A principal wishes to distribute an indivisible good to a population of budget-constrained agents. Both valuation and budget are an agent’s private information. The principal can inspect an agent’s budget through a costly verification process and punish an agent who makes a false statement. I characterize the direct surplus-maximizing mechanism. This direct mechanism can be implemented by a two-stage mechanism in which agents only report their budgets. Specifically, all agents report their budgets in the first stage. The principal then provides budget-dependent cash subsidies to agents and assigns the goods randomly (with uniform probability) at budget-dependent prices. In the second stage, a resale market opens, but is regulated with budget-dependent sales taxes. Agents who report low budgets receive more subsidies in their initial purchases (the first stage), face higher taxes in the resale market (the second stage) and are inspected randomly. This implementation exhibits some of the features of some welfare programs, such as the affordable housing program in Singapore.
A principal allocates an object among several agents, each of whom wants the object and privately knows the value to the principal of assigning it to him. The object is allocated based on the reports of the agents. The principal can inspect an agent’s report at a cost and imposes a limited punishment on the agent who receives the object. An optimal mechanism specifies two thresholds vl ≤ vu. If every agent reports a value below vl, the object is assigned to a random agent, and no one is inspected. If some agent reports a value above vl but all reports are below vu, the agent with the highest reported value receives the object and is inspected with some probability. If several agents report values above vu, one of them is randomly selected to receive the object and be inspected with certainty. An agent is punished if and only if his report is found to be false. When the number of agents is small, vu is equal to the upper-bound of the support of the value distribution. When the number of agents is large, vl = vu.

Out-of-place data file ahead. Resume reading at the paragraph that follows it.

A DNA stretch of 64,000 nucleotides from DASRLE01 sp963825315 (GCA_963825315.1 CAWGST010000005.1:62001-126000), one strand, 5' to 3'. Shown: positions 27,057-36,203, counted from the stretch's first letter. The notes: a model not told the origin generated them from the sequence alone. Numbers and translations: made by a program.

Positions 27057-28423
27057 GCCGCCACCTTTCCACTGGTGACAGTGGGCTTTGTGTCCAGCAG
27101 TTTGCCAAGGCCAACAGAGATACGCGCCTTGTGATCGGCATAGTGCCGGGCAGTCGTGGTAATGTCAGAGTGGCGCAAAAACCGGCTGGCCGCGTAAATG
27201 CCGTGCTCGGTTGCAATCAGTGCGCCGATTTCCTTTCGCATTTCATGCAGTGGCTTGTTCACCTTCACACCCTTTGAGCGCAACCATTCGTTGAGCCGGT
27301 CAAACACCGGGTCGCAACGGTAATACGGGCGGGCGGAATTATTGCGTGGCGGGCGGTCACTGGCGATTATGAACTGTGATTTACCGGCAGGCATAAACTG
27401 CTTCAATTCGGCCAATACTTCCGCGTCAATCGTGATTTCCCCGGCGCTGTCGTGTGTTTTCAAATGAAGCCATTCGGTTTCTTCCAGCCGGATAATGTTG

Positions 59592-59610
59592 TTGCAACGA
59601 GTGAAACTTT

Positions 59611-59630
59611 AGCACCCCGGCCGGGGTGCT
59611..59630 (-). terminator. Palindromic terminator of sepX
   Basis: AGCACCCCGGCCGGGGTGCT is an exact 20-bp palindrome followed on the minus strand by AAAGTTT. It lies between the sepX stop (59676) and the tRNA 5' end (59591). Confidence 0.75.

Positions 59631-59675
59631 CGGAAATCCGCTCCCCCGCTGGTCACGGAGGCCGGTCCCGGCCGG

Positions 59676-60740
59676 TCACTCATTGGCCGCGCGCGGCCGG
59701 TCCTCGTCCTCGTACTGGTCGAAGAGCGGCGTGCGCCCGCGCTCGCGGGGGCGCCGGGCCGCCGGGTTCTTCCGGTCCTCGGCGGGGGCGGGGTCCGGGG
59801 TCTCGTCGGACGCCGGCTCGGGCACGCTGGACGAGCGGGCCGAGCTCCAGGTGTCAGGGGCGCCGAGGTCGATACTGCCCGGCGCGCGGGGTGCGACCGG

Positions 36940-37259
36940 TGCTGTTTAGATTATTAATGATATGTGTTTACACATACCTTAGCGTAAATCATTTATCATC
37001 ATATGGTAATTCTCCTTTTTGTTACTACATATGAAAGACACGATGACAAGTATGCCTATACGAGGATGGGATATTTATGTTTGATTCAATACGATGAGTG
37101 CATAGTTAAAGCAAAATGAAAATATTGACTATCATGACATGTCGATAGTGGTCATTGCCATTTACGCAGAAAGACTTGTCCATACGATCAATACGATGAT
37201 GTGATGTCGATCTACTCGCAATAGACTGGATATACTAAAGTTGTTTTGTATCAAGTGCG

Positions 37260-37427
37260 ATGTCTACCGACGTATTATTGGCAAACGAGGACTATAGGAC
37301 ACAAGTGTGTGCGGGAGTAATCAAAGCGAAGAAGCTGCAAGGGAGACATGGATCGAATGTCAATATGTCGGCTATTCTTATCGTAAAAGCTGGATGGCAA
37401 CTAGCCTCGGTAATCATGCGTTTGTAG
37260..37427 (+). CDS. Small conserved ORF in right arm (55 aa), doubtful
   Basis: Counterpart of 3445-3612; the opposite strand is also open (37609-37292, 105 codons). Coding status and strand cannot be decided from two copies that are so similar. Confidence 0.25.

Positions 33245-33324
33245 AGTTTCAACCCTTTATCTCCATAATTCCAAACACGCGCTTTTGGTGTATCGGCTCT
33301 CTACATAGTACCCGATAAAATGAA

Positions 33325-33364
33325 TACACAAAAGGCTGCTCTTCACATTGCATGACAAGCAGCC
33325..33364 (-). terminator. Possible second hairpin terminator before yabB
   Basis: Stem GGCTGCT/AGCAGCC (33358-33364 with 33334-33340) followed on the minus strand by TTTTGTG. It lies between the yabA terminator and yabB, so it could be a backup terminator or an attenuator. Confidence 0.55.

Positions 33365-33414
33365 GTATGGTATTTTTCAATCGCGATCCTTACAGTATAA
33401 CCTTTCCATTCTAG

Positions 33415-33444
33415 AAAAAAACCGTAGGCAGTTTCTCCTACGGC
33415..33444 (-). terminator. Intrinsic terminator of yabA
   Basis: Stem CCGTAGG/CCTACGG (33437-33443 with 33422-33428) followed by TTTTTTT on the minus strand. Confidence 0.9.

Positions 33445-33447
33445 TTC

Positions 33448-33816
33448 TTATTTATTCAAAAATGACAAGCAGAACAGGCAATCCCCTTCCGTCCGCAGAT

This paper studies the design of ex ante efficient mechanisms in environments where a single object is for sale, and agents have positively interdependent values and can covertly acquire information at some cost before participating in a mechanism. We find that ex ante efficient mechanisms discourage agents from acquiring excessive information by pooling or randomization. The optimal pooling regions are those where the semi-elasticity of information acquisition is large. There exists an ex ante efficient mechanism that can be implemented by standard auctions with restrictions on the set of allowable bids. In special cases, this implementation is simple and appealing: standard auctions with discrete bids.
An Efficient Ascending Auction (Oct. 2016)
This paper proposes an ascending auction that yields an efficient outcome when the seller is restricted to sell bundles whose elements form a basis of a matroid and agents have interdependent values. This ascending auction generalizes Bikhchandani et al. (2011) who assume agents have independent private values; and Perry and Reny (2005) who study multi-unit good auctions. The key feature of the auction is that agents are permitted to express different demands against different elements.
Endogenous Labor Market Cycles (with Cheng Wang) (March 2019)
This paper shows that in a perfectly stationary physical environment of the labor market, moral hazard and competition in long-term contracts can generate cycles in the tightness of the market, which in turn may induce job creation and destruction, and two periods or much longer cycles in employment and output. We claim that the model may shed light on the unemployment volatility puzzle, which has inspired many discussions in the literature.
Approximation in Mechanism Design with Interdependent Values, Games and Economic Behavior, Volume 103, May 2017, Pages 225-253. (A one-page abstract of an earlier version of this paper appeared in Proceedings of the 14th ACM Conference on Electronic Commerce. ACM, pp. 675-676.)